The human body’s ability to absorb magnesium declines with age, so elderly people who do not eat an adequate diet and those who use prescription drugs that deplete the body’s magnesium are at risk. (Studies show that the average senior citizen takes six to eight prescription medications a day!) Antacids, taken by many older people to cover up symptoms of a poor diet, is a strong brew of calcium and aluminum that depletes magnesium and adds to the neurological burden of the elderly.

Several studies show that severe neurological problems result from extremely low levels of magnesium in the brain that can be caused by the chronic use of diuretics, which millions of people use to control high blood pressure. A diuretic, usually the first line treatment for high blood pressure specifically drains potassium as well as magnesium from the body. Most doctors prescribe potassium to replace the loss but forget about magnesium.

Talk to Lorraine to learn more about Magnesium, or order yours today at LiveBlood.org

Hair Tissue Mineral Analysis “HTMA”

Q.     WHAT IS HAIR MINERAL ANALYSIS?
A.     Hair tissue mineral analysis (HTMA), is an analytical test which measures the mineral content of the hair. The sampled hair, obtained by cutting the first inch and one-half of growth closest to the scalp at the nape of the neck, is prepared in a licensed clinical laboratory through a series of chemical and high temperature digestive procedures. Testing is then performed using highly sophisticated detection equipment and methods to achieve the most accurate and precise results.

 

Q.     WHY USE THE HAIR? WHY NOT USE THE BLOOD?
A.     Hair is ideal tissue for sampling and testing. First, it can be cut easily and painlessly and can be sent to the lab without special handling requirements. Second, clinical results have shown that a properly obtained sample can give an indication of mineral status and toxic metal accumulation following long term or even acute exposure.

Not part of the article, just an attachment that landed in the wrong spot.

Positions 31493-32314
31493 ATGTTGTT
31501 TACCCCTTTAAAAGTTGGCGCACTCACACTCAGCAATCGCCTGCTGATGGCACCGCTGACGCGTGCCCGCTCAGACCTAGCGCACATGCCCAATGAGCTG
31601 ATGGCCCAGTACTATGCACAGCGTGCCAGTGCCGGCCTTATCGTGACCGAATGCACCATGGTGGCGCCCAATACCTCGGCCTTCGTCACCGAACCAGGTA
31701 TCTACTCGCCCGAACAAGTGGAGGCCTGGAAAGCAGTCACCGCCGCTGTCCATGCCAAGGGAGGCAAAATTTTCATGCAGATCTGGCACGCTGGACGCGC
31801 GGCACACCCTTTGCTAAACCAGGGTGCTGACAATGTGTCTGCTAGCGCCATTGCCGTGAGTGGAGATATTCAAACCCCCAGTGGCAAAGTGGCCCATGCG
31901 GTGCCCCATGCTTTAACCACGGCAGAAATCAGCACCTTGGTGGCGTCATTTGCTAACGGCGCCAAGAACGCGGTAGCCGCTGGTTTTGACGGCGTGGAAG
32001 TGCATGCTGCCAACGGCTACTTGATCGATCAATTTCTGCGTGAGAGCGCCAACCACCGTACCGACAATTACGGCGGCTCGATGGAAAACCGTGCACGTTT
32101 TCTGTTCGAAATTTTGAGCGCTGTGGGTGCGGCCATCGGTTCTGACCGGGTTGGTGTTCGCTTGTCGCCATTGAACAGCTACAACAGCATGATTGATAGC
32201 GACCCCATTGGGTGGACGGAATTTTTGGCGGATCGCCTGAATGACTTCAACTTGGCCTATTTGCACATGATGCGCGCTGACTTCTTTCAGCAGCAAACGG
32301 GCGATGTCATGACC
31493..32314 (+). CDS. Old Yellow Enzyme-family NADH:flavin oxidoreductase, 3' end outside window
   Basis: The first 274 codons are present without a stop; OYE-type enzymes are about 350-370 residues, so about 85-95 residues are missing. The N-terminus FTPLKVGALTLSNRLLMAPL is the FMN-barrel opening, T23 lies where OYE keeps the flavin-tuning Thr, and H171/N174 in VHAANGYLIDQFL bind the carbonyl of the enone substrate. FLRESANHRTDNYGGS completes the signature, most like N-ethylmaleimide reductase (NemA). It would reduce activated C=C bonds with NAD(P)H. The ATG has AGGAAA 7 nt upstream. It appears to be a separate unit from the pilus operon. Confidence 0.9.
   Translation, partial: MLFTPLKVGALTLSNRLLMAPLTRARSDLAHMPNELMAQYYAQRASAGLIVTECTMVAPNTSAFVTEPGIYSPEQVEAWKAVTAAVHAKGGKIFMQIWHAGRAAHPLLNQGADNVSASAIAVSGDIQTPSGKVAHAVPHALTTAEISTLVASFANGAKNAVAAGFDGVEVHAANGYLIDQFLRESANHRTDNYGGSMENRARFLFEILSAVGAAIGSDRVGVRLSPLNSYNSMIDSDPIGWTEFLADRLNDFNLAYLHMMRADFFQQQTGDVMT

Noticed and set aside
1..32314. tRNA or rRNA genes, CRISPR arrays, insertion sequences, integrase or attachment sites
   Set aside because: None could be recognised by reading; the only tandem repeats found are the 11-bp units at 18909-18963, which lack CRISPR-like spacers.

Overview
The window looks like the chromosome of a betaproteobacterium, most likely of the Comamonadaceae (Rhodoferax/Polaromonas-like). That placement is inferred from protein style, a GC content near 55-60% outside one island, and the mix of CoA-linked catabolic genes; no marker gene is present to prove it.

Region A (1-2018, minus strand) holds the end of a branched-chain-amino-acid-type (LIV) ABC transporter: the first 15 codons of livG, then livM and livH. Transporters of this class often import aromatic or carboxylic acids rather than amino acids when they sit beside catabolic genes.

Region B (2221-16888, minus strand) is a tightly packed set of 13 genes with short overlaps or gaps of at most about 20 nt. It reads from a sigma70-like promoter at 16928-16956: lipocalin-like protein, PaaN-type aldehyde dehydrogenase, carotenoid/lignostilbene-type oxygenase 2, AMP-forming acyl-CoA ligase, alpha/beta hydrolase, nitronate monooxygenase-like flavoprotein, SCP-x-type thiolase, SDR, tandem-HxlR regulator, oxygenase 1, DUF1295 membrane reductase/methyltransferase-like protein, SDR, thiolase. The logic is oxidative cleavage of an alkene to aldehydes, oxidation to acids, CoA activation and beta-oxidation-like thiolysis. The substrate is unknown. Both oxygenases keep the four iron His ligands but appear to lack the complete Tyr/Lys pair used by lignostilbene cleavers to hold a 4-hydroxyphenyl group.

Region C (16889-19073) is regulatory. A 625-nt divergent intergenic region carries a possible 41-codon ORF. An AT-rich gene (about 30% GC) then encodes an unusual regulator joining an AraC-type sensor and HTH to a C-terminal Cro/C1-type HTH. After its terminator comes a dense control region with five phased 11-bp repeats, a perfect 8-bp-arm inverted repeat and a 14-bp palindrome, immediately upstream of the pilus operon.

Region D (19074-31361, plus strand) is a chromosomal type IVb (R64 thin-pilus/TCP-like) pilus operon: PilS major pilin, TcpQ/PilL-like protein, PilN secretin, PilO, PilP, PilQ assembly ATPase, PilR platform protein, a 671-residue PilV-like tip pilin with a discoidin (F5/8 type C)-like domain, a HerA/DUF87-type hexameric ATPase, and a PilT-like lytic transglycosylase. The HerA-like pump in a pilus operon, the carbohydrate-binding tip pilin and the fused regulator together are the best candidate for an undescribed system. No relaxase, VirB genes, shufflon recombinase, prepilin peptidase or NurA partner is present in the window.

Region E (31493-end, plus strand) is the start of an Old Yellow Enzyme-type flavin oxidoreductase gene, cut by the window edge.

A HTMA reveals a unique metabolic world: intracellular activity, which cannot be seen through most other tests. This provides a blueprint of the biochemistry occurring during the period of hair growth and development.
Examples:

  • Thirty to 40 days following an acute exposure, elevated serum levels of lead may be undetectable. This is due to the body removing the lead from the serum as a protective measure and depositing the metal into such tissues as the liver, bones, teeth and hair.
  • Nutrient loss from the body can become so advanced that severe health conditions can develop without any appreciable changes noted in those same nutrient levels in a blood test.
  • Symptoms of elemental deficiency can be present long before low levels can be detected in the serum.
  • Excess sodium is associated with hypertension, but adequate amounts are required for normal health.

Hair is used as one of the tissues of choice by the Environmental Protection Agency in determining toxic metal exposure. A 1980 report from the E.P.A. stated that human hair can be effectively used for biological monitoring of the highest priority toxic metals. This report confirmed the findings of other studies in the U.S. and abroad, which concluded that human hair may be a more appropriate tissue than blood or urine for studying community exposure to some trace elements

 

Q.     WHY TEST FOR MINERALS?
A.     Trace minerals are essential in countless metabolic functions in all phases of the life process.

  • Zinc is involved in the production, storage and secretion of insulin and is necessary for growth hormones.
  • Magnesium is required for normal muscular function, especially the heart. A deficiency has been associated with an increased incidence of abnormal heart condi tions, anxiety and nervousness.
  • Potassium is critical for normal nutrient transport into the cell. A deficiency can result in muscular weakness, mild depression and lethargy.
  • Excess sodium is associated with hypertension, but adequate amounts are required for normal health.